Aquarium enlists its residents to educate us
Brittany Miller stood waist-deep in a pristine pool at the New England Aquarium in May, her face scrunched together in glee as a fur seal leapt up, greeting her cheek with its nose. A smile spread over her face as she opened her eyes, looking down at the seal’s puppy-like expression.
Afterward, Miller had the air of one just getting off the Superman coaster at Six Flags. What a rush! Clad in a far-from-trendy mud-brown wader suit — of the same material as wetsuits and complete with fisherman-style rain boots — Miller also appeared awestruck.
“I loved it,” she said breathlessly. “I got to feed her fish and squid, and my favorite part was the kiss on my cheek.”
“It almost felt like a dog’s nose — very wet,” said her boyfriend, Steve Spano, 31, who waded into the fishy-smelling water alongside Miller, 24. “They were very gentle for their size.”
The half-hour seal-greeting experience did not come cheap. At $125 per person, Miller presented it as a surprise to Spano, a special gift when he returned home from a recent military tour.
“We’re both animal lovers,” she said.
Getting up-close with seals is among the programs the aquarium is launching this summer giving visitors a hands-on experience for an additional cost. They could prove a helpful new revenue source after the aquarium’s multi-year, $49 million expansion, which included installing a $17.8 million Giant Ocean Tank, which anchors the Boston exhibits, and building an off-shore research and holding site in Quincy, said Tony LaCasse, the aquarium’s spokesman.
“We’re already starting to sell many of these experience programs, and we’ve barely even marketed them,” he said in May, noting that pop star Lorde swung by the aquarium earlier this spring to take her own private tour, feed Myrtle the green sea turtle, and play with the fur seals.
“We offered swimming with the seals before, intermittently, and [it was] always very popular,” LaCasse said. “But it’s a general trend right now in zoos and aquariums to offer these experiences and behind-the-scenes tours. They’re becoming more and more popular.”
Though some might be squeamish at the thought of approaching a hundred-plus-pound fur seal, LaCasse insists the experiences are safe.
“We have never had an incident here,” LaCasse said. “Trainers work with the seals every day, and the seals often are born here or come here when they’re very young. It’s a very common program offered throughout the country.”
For those who have already bought admission for the aquarium, the organization also offers a tour of the more typical fish tanks found along the outer edges of the exhibit area for $20, taking participants behind the scenes a half-story up to peer down into the tops of display tanks.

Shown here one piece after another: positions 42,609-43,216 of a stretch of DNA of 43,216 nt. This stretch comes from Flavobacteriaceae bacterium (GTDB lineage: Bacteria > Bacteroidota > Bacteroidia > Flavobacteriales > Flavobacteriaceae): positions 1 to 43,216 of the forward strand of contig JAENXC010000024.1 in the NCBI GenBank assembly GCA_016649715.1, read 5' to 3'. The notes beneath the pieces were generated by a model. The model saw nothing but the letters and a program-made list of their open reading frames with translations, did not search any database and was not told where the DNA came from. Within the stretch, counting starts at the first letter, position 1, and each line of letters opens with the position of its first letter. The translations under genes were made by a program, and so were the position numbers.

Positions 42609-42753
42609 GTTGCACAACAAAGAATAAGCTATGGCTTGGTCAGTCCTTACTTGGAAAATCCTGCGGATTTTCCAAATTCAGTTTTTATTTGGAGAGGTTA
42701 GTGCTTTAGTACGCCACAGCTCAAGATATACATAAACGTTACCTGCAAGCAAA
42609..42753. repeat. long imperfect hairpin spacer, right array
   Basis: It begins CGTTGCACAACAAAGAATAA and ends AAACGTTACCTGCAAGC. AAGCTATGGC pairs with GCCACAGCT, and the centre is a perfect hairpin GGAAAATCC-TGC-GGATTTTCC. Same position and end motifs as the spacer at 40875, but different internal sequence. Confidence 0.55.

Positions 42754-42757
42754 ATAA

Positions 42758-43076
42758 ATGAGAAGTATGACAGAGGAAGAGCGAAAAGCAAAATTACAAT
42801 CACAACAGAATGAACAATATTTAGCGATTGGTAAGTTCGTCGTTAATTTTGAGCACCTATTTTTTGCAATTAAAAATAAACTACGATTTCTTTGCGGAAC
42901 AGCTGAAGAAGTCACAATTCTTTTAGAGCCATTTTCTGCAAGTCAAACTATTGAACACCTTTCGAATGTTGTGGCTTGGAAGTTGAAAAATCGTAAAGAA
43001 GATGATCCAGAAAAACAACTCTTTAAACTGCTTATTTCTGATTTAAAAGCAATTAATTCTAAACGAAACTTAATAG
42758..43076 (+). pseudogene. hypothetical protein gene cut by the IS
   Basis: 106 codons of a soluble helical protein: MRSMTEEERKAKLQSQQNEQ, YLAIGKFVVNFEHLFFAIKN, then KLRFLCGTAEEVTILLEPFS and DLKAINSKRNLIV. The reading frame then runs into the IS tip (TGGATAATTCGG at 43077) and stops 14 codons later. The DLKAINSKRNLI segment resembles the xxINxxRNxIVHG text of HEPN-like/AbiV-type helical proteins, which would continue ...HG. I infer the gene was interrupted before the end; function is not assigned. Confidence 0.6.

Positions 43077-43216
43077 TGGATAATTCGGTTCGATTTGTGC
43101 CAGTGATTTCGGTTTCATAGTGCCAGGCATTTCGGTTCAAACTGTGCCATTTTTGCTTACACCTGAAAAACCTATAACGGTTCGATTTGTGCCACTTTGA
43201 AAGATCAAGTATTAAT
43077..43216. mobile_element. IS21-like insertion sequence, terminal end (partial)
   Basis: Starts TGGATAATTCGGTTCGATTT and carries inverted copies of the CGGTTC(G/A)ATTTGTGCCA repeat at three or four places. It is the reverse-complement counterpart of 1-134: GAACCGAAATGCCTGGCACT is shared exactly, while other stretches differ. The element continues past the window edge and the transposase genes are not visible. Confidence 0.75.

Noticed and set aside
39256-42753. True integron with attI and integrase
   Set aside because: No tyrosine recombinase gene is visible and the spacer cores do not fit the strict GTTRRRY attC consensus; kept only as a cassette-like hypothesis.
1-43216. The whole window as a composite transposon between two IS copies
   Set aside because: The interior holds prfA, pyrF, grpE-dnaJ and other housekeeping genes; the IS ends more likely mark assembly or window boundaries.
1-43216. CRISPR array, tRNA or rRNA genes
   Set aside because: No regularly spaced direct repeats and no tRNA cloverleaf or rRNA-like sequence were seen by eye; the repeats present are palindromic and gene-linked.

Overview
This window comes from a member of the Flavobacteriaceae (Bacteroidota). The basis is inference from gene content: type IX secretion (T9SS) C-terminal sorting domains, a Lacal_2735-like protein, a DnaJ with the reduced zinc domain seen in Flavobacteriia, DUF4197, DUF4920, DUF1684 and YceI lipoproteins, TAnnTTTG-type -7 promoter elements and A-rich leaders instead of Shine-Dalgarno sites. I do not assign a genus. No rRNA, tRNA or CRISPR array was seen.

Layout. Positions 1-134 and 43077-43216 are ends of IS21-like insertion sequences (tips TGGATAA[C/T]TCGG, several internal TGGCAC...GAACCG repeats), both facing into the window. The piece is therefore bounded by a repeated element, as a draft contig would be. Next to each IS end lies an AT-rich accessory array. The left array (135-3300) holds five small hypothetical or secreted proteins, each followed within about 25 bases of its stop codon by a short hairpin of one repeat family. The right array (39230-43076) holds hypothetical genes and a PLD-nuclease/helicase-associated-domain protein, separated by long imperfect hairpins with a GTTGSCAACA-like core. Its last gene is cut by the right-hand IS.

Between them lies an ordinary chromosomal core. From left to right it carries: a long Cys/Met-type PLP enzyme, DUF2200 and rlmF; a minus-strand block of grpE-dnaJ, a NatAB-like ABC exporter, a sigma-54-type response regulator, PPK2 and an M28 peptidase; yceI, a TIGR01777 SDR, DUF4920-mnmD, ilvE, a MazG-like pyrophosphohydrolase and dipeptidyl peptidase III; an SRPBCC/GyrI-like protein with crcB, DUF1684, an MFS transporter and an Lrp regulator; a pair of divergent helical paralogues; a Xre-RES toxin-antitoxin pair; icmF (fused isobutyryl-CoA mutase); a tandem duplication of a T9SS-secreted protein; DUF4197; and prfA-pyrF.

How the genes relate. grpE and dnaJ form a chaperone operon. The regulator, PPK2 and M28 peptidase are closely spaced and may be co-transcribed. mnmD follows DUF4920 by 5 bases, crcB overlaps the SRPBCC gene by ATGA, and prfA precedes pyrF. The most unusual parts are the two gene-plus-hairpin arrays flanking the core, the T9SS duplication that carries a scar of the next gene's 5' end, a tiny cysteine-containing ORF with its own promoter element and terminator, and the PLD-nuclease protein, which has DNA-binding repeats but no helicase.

Just above the tanks, tour leaders guide participants through a dimly-lighted maze of pipes and storage basins, regaling the audience with educational material wrapped up in anecdotes about the animals. For example, there’s the legendary tale of Truman, an octopus who years ago impatiently squeezed into an acrylic box to gobble up crabs instead of cracking it open as expected.
Tour participants are also invited to touch horseshoe crabs and Pinchy, the half-black, half-orange lobster found near Salem.
Shira Lithwick, 12, from Toronto, marveled after she and her family paraded through the less-publicized alley of tanks, earnestly divulging that this was her first time setting foot in an aquarium.
“Everything here is new to me, so actually getting to learn about it when it was right there was really cool,” Lithwick said after the tour. “It was really different. I’ve never seen anything like that actually so close.”
The aquarium also recently added a program where, for $125, attendees can perch on a small platform poking over the top of the 40-foot-wide Giant Ocean Tank and throw broccoli, lettuce, and brussel sprouts to the 550-pound Myrtle, who has garnered more than 3,000 “likes” on her Facebook page. During most of these feedings, dozens of aquarium visitors will gather at the top of the tank to watch — many with apparent envy.
Sherrie Floyd, supervisor of the Giant Ocean Tank, hopes the programs will help raise awareness surrounding marine life and inspire more people to get involved in its issues.
“People don’t understand the magnitude needed to manage this exhibit; we have divers, biologists, and water technicians,” Floyd said, noting that anyone who signs up to feed Myrtle also receives a one-on-one tour of the tank’s operations. “It’s not just about the one experience. It’s about getting people interested and becoming strong supporters of the citizen scene — to help with beach cleanups or conservation programs. We can help get them connected.”
The nonprofit aquarium calls on volunteers to help out with its day-to-day operations. Lauren Mack, 23, could be found stuffing vitamins into squid — a delicacy she dubbed “squid tacos” — to feed to other of the aquarium’s residents. Meanwhile, a co-op student from Northeastern University loaded wetsuits into a washing machine, and three volunteer divers suited up for a maintenance plunge into the Giant Ocean Tank.
A rare glance into this behind-the-scenes tableau, as well as a tour of the nearby in-house veterinarian wing, is now included in the price of feeding Myrtle.
“We used to just meet people at the top, and that would be it,” Floyd said. “Now, we take them around here and give them a speech of what it takes to run an exhibit of this size.”
Floyd added that the new programs are hardly a burden on aquarium workers who lead them.
“We’re fish geeks,” she said. “We love talking about this stuff.”